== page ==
Power Factor Correction Guidelines


We have learned the fundamentals of Power Quality in our earlier article “Power Quality Basics”. We have also learned the importance of good Power Quality on Low Voltage distribution networks along with some basic calculations. Now we will go a little deeper and understand the implementation of power quality improvement methods. Power factor is a very important component of good power quality. We will also know about the various components and discuss their functions, needed to design power factor correction solutions.

In commercial establishments be it Commercial Buildings, Large Residential complexes, or Institutional Buildings, Hospitals, Hotels and Industries. They all get supply at 11kV or 33kV from the concerned utility at a certain power factor. We need transformers to step down voltage at the level of 440V so that it can directly be fed to various equipments.

Starting from Transformers to motors and other utilities, most of the devices are inductive in nature and need a certain amount of reactive power along with active power. This reactive power will be drawn from the source but if it can be locally fed to the equipment then it will not draw this power from the source thereby reducing the overall power consumption.

We will take a few equipments as an example to understand this.

Power Factor Correction for Transformers

We all know that Power Transformers works on the principle of mutual induction. To generate a voltage on secondary winding there is a no-load current in primary winding to generate flux to induce secondary voltage. This current is known as magnetizing current. This no-load primary current is purely inductive and the transformer draws the associated reactive power from the grid. But if we compensate it locally at the transformer end then there is no additional power requirement from the grid as this reactive power does not do any active work but is still needed.

This will be consumed by the transformer throughout the year even if it is not feeding the load, but it is charged. Let us understand this by an example. Refer to the single-phase equivalent diagram of a transformer below.

Transformer Equivalent Circuit

You can see two reactances on the secondary side. One refers to the impedance responsible for generating magnetic flux in the transformer called shunt magnetizing reactance whereas the other one is series leakage reactance refers to the amount of magnetizing current that does not link between the primary and secondary winding. This series impedance is a very important parameter and decides the transformer’s contribution to the short circuit. So we need to do the power factor correction for transformers as well. See below for how.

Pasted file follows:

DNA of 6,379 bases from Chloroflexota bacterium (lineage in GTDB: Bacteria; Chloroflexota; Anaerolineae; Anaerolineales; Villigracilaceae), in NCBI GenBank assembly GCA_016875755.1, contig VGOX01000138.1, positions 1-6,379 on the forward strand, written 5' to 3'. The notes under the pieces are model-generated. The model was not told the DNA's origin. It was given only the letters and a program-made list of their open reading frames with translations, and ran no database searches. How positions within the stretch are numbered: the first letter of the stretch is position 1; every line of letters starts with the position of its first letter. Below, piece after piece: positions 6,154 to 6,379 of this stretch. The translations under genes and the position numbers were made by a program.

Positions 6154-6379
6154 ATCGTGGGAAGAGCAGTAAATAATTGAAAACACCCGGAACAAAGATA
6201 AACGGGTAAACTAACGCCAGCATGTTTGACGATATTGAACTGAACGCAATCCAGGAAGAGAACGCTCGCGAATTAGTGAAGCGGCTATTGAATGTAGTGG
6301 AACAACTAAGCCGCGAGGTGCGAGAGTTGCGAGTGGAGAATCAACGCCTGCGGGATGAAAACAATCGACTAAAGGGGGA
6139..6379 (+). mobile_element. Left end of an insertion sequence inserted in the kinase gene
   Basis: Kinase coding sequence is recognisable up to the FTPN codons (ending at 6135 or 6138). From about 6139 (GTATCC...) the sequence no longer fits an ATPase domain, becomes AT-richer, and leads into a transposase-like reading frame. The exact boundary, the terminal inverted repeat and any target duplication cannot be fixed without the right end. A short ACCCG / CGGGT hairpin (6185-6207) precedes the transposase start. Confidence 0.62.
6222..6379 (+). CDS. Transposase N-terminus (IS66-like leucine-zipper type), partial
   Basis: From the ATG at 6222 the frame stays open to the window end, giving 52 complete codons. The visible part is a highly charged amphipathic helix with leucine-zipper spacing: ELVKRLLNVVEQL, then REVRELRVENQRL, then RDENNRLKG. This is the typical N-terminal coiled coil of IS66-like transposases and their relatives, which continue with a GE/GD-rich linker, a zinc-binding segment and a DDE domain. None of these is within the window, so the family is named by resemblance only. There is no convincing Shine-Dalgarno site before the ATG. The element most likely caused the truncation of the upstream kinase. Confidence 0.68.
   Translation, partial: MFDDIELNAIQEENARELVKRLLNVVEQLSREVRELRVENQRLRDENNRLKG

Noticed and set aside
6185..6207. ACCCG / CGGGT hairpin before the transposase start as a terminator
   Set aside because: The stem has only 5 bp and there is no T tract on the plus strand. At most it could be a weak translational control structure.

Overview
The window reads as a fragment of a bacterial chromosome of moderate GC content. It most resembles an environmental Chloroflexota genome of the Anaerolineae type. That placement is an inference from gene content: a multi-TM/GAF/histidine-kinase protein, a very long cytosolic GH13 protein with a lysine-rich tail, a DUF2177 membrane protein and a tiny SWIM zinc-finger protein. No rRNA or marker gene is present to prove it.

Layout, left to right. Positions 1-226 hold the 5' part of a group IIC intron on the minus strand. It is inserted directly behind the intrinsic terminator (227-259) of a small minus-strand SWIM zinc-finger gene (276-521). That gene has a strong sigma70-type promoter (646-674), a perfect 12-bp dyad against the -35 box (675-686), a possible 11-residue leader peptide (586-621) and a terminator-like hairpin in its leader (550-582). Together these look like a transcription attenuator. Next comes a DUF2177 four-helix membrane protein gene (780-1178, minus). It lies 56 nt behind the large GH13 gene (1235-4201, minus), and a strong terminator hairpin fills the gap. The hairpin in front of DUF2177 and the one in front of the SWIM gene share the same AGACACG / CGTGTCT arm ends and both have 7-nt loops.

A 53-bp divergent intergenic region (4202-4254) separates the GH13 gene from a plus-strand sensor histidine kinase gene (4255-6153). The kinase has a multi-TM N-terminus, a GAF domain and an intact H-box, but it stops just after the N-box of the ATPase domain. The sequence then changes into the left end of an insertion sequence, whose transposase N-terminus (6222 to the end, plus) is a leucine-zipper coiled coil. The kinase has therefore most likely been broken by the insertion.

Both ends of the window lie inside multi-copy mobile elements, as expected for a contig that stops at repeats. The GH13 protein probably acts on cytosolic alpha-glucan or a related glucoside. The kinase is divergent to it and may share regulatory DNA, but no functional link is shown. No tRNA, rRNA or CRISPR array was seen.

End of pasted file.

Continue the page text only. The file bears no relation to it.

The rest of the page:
No Load Compensation

Let us assume:

Magnetizing reactance as XM,

Leakage reactance as  XL and

Secondary voltage as VS

Then magnetizing current IM = VS/(XM+XL)

                              Since  XM ≫ XL              

              IM =  VS/(XM)      →     XM =  VS/(IM)       

Reactive power consumed per phase = (VS²)/XM

Three phase reactive power consumed by transformer Q0 = 3*(VS²)/XM

Here Q0 is the no-load reactive power requirement of the Transformer. This requirement comes to about 2% of the transformer kVA rating.

Full Load Compensation

Now let us discuss the situation when the transformer secondary is closed, and it is feeding connected loads. In closed circuit conditions other than shunt reactance, series leakage reactance will also consume reactive power. To know how much reactive power will be consumed by series leakage reactance, see the below calculation.

Let us assume:

Series leakage reactance is XL, also known as % impedance %Z

Full load current is IL


Reactive power consumed by series leakage reactance QL = (%Z/100)*(kVAL/kVAT)²*kVAT

Total reactive power consumed by Transformer at full load QT=Q0+QL


kVAT is Transformer kVA and

kVAL is Load kVA

This is the story on the source side. A similar calculation needs to be done for load-side equipments. Let’s consider 3-phase induction motors as one of the load-side equipments.